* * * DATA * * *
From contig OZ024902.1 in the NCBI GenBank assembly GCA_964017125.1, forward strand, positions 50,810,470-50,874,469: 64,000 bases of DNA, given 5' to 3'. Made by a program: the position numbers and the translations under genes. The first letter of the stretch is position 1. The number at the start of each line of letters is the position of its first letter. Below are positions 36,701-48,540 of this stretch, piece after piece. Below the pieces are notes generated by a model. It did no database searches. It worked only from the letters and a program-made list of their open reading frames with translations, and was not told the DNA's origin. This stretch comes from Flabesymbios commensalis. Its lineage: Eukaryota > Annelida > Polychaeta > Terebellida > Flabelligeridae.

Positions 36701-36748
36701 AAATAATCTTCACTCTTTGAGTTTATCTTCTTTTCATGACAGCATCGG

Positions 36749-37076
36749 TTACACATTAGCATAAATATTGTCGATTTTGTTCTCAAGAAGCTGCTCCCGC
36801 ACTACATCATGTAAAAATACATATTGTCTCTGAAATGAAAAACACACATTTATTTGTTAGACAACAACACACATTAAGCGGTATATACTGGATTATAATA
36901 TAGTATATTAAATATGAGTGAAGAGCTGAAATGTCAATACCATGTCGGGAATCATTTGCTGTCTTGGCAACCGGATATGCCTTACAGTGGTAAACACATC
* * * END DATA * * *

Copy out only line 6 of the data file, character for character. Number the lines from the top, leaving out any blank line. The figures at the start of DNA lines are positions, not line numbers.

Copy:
36801 ACTACATCATGTAAAAATACATATTGTCTCTGAAATGAAAAACACACATTTATTTGTTAGACAACAACACACATTAAGCGGTATATACTGGATTATAATA